“So, if you were being rational, you would have used the pilot process to test out a number of alternative institutional configurations: Here is a decentralised structure not related to a central body; here is a centralised purchasing model; here is a financing mechanism; here is a particular architecture for the design of a district health authority; now let’s see what works, compare them, and then focus on the one that worked best. “Now, you might say that we didn’t do it because we didn’t have time,” said Prof Van Den Heever. “Maybe that would have been an excuse in 2009, but after 11 years of doing nothing it’s not really an excuse anymore.”


Having talked about the absence of a feasibility assessment from an institutional perspective, Prof Van Den Heever addressed the absence of a financial feasibility analysis. “The issue is, going forward, their proposals are so grandiose, so large, have such huge implications, it is irrational and reckless not to do a financial feasibility assessment. Now I’m not talking about a costing. I see ministers refer to costings but that’s nonsense. Costing is a component of a financial feasibility assessment.

“Financial feasibility includes risk assessment. What happens if so many medical scheme members drop out of the system at this point in time and fall on the state system? What happens to the residual capability of the private sector, is it carrying capacity in the interim while you’re transitioning? What are your key risks over this framework? What are the risks associated with a governance model associated with putting all this financing in one place? How are you going to do all of this? Are you actually going to achieve your objective of substituting medical scheme members into the state structure? Those are the kind of things that would come into a financial assessment.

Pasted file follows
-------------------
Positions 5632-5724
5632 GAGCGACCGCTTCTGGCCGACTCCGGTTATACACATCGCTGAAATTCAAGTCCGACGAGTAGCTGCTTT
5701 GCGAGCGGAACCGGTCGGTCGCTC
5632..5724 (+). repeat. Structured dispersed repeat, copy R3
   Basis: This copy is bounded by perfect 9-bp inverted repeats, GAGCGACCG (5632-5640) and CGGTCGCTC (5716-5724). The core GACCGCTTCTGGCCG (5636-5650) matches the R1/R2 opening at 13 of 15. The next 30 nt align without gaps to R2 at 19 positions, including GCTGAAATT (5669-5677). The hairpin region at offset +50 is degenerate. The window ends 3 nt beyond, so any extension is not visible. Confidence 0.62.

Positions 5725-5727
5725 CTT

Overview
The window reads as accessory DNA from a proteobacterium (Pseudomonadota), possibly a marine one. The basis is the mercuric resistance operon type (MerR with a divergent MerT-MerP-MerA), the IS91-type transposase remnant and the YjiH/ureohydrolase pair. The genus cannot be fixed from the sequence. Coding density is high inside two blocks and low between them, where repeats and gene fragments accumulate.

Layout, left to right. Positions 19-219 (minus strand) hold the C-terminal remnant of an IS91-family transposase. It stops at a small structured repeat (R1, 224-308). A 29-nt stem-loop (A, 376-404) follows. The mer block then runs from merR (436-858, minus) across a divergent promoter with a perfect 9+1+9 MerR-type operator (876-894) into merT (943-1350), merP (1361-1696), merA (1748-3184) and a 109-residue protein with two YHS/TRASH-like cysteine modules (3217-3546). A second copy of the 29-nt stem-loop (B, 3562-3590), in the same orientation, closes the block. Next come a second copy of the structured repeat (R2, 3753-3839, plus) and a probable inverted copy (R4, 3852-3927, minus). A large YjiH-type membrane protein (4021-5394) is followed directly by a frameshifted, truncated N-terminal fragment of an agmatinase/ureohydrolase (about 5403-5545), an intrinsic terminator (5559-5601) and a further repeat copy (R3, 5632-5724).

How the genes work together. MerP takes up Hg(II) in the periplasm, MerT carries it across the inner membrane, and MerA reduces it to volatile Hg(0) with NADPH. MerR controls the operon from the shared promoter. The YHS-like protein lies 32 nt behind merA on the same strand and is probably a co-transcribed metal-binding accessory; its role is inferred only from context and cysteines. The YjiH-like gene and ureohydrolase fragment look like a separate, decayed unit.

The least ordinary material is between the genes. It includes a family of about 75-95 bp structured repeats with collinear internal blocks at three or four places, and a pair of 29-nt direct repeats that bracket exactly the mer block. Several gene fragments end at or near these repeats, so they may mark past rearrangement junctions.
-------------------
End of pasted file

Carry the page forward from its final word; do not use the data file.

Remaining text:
“So why in 11 years has National Treasury not managed to put a financial feasibility together? The Department of Health says National Treasury must do this. I’m telling you now as a policy maker working with health structures, working in government, you do your own financial feasibilities,” said Prof Van Den Heever. “You discuss them with treasury, they’ll do their own analysis, and government will produce its final report. But if you’ve got the competence you do not wait for someone else to do your analysis. The absence of a financial feasibility assessment is reckless.


“Having worked on policy my entire life, I’ve never seen so little policy work emerge from a team working for such a long period of time, and produced so little evidence for a proposal, that has the possibility of imposing such risk to the provincial health services as well as to private coverage. It is grossly irresponsible,” said Prof Van Den Heever. “And then to say for 11 years we’ve been sharpening the spear, now we must just get on with it – that is just reckless. To have done nothing, to have shown nothing, done no work, and now to say we must just rush ahead because 11 years have passed while we sat on our hands is just irresponsible and wrong.